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Hidden Wilderness: A Coyote Story, by Claire Gilchrist

I haven’t always been interested in coyotes. In fact, I lived in Vancouver, Canada, for over a decade before I even realized that coyotes were living there! That all changed one fateful night, a night that spurred my fascination with coyotes and eventually pushed me to write my novel Street Shadows.

It was late one evening and I was biking home from a friend’s house. I was almost home, passing through a dark cemetery with my dog Baker running easily by my side. I had done this route many times and was pedaling on autopilot, lost in thought.

Suddenly, a yelp caught my attention and I saw a grey shape surge out of the darkness, heading straight toward Baker. I had no idea what it was, and screamed. Baker, equally terrified, raced away from me. Pursued closely by the shape, he did a lap of the cemetery before turning to head back toward me. As he drew closer, fear made me jump off my bike and lift it above my head, yelling incomprehensibly. A few moments later, the shape retreated into the darkness, and I fled from the cemetery with Baker, feeling like I’d just barely escaped with my life.

It wasn’t until later, when my heart had stopped racing and I was sitting at home in front of a computer, that I realized that the mysterious shape was actually a coyote, and that it most certainly was not trying to kill me! In fact, judging from the time of year and local online reports, it was most likely defending a young litter of pups and threatened by my off-leash dog, who weighs about twice that of the average urban coyote. I’d probably caused the coyote a lot of panic, racing past its home with an unleashed dog by my side.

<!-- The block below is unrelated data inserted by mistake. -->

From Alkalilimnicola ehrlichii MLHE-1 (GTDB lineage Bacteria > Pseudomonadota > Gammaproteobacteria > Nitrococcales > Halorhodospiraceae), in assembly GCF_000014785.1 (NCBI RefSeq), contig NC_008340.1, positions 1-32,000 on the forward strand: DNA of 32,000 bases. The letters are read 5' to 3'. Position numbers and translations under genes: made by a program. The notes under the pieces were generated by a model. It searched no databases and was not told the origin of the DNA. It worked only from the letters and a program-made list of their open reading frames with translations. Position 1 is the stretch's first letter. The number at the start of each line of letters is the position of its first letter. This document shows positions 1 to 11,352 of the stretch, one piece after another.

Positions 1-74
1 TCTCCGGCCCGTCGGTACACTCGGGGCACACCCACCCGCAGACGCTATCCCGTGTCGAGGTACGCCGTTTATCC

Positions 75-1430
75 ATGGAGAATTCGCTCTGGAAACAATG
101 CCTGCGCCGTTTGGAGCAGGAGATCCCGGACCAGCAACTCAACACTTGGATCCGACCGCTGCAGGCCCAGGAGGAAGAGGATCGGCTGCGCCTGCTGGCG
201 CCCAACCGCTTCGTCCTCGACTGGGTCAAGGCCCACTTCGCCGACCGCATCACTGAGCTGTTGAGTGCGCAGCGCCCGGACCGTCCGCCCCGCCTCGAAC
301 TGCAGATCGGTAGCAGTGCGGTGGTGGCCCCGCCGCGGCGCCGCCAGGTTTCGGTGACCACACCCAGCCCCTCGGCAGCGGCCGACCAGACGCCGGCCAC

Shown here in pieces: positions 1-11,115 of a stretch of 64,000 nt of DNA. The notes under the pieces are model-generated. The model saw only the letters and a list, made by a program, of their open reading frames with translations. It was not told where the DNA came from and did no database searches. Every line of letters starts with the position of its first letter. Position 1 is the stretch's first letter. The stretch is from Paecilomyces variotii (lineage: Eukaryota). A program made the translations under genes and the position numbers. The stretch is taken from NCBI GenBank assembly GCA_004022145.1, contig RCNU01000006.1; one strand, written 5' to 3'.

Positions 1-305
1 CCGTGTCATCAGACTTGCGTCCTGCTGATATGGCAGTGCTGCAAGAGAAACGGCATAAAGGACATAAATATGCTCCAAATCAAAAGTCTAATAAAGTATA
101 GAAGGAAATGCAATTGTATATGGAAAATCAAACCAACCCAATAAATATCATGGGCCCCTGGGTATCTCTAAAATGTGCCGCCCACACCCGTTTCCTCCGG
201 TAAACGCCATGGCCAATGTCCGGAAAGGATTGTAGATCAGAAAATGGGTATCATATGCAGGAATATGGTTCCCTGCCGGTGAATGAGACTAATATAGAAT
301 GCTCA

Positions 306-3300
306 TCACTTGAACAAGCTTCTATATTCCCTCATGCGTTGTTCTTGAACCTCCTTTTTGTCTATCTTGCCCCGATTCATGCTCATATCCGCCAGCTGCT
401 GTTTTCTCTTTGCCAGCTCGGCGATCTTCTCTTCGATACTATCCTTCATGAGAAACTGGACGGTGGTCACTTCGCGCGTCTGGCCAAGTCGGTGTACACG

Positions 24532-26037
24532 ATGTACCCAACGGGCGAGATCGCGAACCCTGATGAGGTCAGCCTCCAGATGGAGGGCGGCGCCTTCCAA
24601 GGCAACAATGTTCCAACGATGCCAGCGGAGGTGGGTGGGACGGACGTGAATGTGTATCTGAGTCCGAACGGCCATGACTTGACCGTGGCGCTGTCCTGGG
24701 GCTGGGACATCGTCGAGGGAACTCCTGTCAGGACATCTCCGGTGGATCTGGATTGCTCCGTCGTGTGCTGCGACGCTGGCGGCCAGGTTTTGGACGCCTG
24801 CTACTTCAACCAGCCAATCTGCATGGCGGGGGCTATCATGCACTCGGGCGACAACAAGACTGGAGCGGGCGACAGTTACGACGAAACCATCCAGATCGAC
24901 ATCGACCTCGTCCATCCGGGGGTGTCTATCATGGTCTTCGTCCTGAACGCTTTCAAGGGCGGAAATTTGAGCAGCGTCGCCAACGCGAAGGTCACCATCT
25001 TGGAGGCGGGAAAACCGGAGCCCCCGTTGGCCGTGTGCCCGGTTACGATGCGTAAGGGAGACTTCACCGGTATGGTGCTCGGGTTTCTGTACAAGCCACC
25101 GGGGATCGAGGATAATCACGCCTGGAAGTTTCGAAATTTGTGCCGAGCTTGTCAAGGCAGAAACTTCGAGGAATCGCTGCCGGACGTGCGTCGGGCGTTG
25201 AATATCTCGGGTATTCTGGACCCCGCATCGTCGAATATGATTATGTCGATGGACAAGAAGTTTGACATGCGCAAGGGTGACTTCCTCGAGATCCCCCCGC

The encounter surprised and fascinated me because I’d always drawn a line between ‘urban’ and ‘wild’. I love nature, and have spent immeasurable hours getting myself and my family out of the city and into the wilderness, to places so remote we didn’t see another human for a week. What I hadn’t realized until this moment is that I didn’t actually have to leave the city to tap into wildlife. A hidden wilderness was happening right outside my front door. I had never seen it because I wasn’t looking for it.

Over the next few years, extensive research and a very active imagination turned into Street Shadows. An adventure tale of two urban coyote friends, the story focuses on what happens when humans develop some of the coyote territory into a housing development. It’s fiction, but explores a conflict that happens in our cities on a daily basis. I hope young readers will enjoy the glimpse into this hidden world, and perhaps even start to see their cities in a fresh light, with a new appreciation of all of their neighbours, both human and furry.

Street Shadows is geared toward kids ages 8-13, and launches across the USA on September 24th. I am excited to be able to share my fascination and imagination with others who are curious about this hidden wilderness.